A Toronto school board and an education minister announced they are launching investigations Thursday into a professional development training after a former principal died by suicide following a lawsuit in which he alleged emotional distress from antiracist trainings and the fallout that followed.
The sessions included concepts from critical race theory.
Before his death, Richard Bilkszto, a 60-year-old former principal, sued the Toronto District School Board for emotional distress after he attended a training where he was accused of being a racist.
Bilkszto alleged in his lawsuit that Kike Ojo-Thompson – who runs an equity firm called the KOJO Institute – said that Canada was racist and has “never reckoned with its anti-Black history.”
When Bilkszto disagreed with the instructor and challenged her comments, he was condemned for appearing to undermine a Black woman, the lawsuit said.
“We are here to talk about anti-Black racism, but you in your whiteness think that you can tell me what’s really going on for Black people” Ojo-Thompson said, according to the lawsuit filed by the Foundation Against Intolerance and Racism.
Ojo-Thompson was not directly sued by Bilkszto – it was directed at the district.
She has denied the allegations in FAIR’s lawsuit and did not immediately respond to Fox News’ request for comment.
The principal also alleged he was called a “White supremacist” for sharing his beliefs.
The fallout from the training catapulted into further issues relating to the matter, and the family believes it was a hostile environment that took a serious toll on Bilkszto’s mental health.
Education Minister Stephen Lecce called the allegations raised by Bilkszto “serious and disturbing” Thursday.
A spokesperson told Fox News Digital that his staff will launch a review and present action items to ensure “this never happens again.”
“I offer my heartfelt condolences to Richard’s family and friends, as we remember an educator that truly went above and beyond for his students,” he added. “No staff member should ever be subject to harassment while in their place of work.”
The family released a statement following his death, listing the district’s KOJO training as part of the principal’s emotional distress.
KOJO, who ran the training in question, is an equity consultant which promulgates critical race theory. CRT holds that society is rigged against certain groups on the basis of skin color.
It decries the idea of succeeding by merit as a “myth,” and ranks races into privilege categories, with White people considered unfairly privileged.
Using this lens, its original theorists believed that only present-day discrimination can combat the deeply embedded systemic oppression they believe were intentionally built into every societal structure and system.
“We know that anti-Black racism is operating within education because of the outcomes we see for Black students,” Ojo-Thompson said. She further claimed that racism is embedded within all systems, and offers consulting to corporations, governments, etc.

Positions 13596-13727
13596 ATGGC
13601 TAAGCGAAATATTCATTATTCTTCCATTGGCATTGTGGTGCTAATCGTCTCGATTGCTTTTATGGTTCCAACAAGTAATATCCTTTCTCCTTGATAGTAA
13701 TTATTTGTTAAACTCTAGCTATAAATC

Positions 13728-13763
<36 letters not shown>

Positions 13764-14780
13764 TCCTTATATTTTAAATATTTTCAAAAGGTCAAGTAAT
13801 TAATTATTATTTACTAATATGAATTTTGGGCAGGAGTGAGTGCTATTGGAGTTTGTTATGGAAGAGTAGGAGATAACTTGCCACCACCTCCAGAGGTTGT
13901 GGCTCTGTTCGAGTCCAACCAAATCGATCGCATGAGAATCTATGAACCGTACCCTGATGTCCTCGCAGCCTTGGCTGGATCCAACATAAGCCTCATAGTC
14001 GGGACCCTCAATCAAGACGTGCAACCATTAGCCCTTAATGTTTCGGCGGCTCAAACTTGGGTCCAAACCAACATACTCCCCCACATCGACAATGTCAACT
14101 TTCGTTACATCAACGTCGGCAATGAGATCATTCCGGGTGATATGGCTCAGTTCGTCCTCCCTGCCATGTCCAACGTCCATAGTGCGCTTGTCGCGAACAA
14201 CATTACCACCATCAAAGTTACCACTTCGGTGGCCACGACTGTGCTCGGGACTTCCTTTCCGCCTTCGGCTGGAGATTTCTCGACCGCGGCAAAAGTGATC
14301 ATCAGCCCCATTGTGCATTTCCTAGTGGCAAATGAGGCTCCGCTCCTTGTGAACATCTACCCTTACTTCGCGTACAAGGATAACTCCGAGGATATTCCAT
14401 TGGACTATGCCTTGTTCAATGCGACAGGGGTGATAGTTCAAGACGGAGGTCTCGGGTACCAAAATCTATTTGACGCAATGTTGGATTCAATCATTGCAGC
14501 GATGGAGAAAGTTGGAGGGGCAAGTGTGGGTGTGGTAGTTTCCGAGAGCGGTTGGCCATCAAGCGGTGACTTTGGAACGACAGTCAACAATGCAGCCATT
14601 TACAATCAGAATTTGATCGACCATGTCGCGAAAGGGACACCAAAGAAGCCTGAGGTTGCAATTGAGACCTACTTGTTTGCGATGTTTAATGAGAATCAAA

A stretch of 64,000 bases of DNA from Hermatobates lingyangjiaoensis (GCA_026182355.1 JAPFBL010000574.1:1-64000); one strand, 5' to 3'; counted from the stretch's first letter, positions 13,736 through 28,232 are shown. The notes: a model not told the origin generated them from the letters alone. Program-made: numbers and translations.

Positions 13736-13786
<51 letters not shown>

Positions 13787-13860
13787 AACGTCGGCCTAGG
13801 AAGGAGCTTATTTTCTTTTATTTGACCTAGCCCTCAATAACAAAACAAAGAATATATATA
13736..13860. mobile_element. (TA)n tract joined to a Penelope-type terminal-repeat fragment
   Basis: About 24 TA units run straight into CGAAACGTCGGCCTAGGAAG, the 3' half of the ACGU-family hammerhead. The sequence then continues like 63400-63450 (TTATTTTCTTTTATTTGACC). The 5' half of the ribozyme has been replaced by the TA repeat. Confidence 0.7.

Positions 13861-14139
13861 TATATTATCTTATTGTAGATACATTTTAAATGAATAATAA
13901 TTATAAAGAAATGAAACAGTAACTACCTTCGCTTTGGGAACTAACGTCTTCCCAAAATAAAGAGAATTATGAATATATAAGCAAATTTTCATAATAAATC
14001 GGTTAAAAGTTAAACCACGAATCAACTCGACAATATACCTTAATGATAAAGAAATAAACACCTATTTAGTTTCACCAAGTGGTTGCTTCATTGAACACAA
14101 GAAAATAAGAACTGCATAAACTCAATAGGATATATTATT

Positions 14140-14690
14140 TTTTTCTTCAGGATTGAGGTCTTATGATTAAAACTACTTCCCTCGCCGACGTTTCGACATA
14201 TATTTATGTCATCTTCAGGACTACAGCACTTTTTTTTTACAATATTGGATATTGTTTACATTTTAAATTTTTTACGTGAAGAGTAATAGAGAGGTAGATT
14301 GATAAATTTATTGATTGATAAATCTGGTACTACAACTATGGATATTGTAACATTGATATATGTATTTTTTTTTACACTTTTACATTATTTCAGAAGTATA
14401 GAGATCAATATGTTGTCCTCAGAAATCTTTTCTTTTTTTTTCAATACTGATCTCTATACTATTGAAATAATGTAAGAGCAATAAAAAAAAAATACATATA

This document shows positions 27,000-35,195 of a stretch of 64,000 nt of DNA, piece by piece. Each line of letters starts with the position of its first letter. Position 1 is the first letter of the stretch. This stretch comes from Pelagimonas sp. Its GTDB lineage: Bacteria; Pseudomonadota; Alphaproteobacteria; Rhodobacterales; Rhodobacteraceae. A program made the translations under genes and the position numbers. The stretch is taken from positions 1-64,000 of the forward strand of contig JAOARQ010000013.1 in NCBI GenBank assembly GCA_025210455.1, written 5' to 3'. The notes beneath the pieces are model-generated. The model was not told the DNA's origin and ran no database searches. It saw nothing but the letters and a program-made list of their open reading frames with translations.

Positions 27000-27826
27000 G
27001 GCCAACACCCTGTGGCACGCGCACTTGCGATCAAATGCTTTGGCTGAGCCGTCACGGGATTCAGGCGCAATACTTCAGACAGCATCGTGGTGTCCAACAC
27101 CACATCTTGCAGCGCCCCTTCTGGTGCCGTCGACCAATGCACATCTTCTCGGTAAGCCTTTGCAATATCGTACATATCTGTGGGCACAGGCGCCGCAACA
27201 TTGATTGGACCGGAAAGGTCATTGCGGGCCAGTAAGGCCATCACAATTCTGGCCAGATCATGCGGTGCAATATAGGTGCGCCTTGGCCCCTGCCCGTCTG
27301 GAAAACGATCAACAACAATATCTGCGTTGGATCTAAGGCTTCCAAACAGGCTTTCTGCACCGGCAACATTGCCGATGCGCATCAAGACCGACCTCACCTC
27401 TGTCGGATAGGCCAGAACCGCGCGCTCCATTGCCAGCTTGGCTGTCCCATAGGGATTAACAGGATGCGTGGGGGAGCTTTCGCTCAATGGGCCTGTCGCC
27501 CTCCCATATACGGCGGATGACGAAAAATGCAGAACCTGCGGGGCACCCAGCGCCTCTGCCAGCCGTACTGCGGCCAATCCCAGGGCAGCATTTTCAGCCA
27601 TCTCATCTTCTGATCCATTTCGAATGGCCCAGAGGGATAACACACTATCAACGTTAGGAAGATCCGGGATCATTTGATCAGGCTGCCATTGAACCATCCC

During a follow-up session a week later, Ojo-Thompson allegedly recalled their disagreement from the first session and used Bilkszto’s efforts to challenge her claims as a “real-life” example of someone supporting White supremacy.
“[N]avigating the whiteness of the education system is a daily hardship,” Ojo Thomson has said. “The dominance of whiteness is not natural but the result of the legacies. Equally, the subordination of Blackness is also not natural.”
As other examples of KOJO’s CRT, the company’s slide deck on instituting an equity agenda criticizes “Eurocentric/Anglocentric curriculum,” “assimilationist culture,” and “school disciplinary policies.” The slide deck suggests that institutions – such as the educational system – can be wielded to influence society and the district’s community.
It asked, “How are institutions leveraging their power and proximity to inform the community’s narrative?” KOJO also calls for the elimination of disparities through “[w]ork that is focused on the systemic and structural context.”
Ojo-Thompson also believes in another idea central to critical theory, which is that individuals can belong to multiple categories of oppressed groups. The term for the concept is called “intersectionality.”
“With every identity that is subordinated due to the legacies, we face discrimination and oppression in a way that is interlocking. Each form of oppression impacts the others,” Ojo-Thompson said.
The Toronto district was contacted for comment, and referred to a previous statement, in which they announced the “investigation into the circumstances surrounding the tragic passing of Richard Bilkszto.”
The district will be using an outside agency, King International Advisory Group, to conduct its investigation.
“Our intention is for this investigation to be conducted in a professional, sensitive and respectful manner,” the district said.
The KOJO Institute previously released a statement, which said, “The death of Richard Bilkszto is a tragedy and all of us at KOJO Institute offer our condolences to his loved ones.”
It denied all allegations and added, “This incident is being weaponized to discredit and suppress the work of everyone committed to diversity, equity, and inclusion.”
“KOJO Institute welcomes Education Minister Stephen Lecce’s review of this matter and will cooperate fully with Ministry officials. We believe the Ministry of Education is best positioned to investigate this matter to get to the bottom of what transpired at the Toronto District School Board after our workshop concluded over two years ago.”
The anti-Black racism workshop at the center of Mr. Bilkszto’s false claims took place in the spring of 2021. It was only in June of 2023, through media inquiries seeking our comment, we learned Mr. Bilkszto filed a lawsuit without serving it against the Toronto District School Board.”
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